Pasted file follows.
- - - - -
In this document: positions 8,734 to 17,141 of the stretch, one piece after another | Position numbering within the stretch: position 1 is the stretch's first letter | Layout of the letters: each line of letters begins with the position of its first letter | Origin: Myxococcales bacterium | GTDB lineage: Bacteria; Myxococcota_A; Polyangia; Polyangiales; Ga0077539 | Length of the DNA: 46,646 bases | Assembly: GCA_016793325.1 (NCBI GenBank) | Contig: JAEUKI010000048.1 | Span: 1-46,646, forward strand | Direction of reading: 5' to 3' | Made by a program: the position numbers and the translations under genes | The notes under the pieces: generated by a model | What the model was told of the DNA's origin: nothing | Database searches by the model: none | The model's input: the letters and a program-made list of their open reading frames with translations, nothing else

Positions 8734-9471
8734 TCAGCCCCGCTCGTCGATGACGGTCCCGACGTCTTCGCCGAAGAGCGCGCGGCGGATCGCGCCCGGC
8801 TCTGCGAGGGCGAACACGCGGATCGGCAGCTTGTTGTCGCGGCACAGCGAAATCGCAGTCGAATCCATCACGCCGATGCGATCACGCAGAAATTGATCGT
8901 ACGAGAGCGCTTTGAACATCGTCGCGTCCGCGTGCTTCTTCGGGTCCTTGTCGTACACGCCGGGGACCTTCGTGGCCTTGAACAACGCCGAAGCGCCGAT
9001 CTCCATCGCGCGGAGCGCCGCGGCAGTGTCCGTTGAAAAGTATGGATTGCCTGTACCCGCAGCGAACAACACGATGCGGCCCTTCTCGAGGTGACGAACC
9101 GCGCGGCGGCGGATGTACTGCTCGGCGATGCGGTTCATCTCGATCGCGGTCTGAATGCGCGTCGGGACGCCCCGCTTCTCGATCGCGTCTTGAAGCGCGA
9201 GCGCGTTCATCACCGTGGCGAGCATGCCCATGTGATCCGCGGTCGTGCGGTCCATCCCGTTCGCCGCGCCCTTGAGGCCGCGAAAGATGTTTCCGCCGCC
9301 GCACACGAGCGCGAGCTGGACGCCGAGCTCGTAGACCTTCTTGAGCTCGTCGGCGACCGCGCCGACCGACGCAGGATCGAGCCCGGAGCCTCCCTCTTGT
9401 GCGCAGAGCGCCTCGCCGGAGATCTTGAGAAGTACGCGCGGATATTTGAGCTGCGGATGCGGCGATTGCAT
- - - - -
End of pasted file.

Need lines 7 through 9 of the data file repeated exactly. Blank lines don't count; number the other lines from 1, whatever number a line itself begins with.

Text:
9101 GCGCGGCGGCGGATGTACTGCTCGGCGATGCGGTTCATCTCGATCGCGGTCTGAATGCGCGTCGGGACGCCCCGCTTCTCGATCGCGTCTTGAAGCGCGA
9201 GCGCGTTCATCACCGTGGCGAGCATGCCCATGTGATCCGCGGTCGTGCGGTCCATCCCGTTCGCCGCGCCCTTGAGGCCGCGAAAGATGTTTCCGCCGCC
9301 GCACACGAGCGCGAGCTGGACGCCGAGCTCGTAGACCTTCTTGAGCTCGTCGGCGACCGCGCCGACCGACGCAGGATCGAGCCCGGAGCCTCCCTCTTGT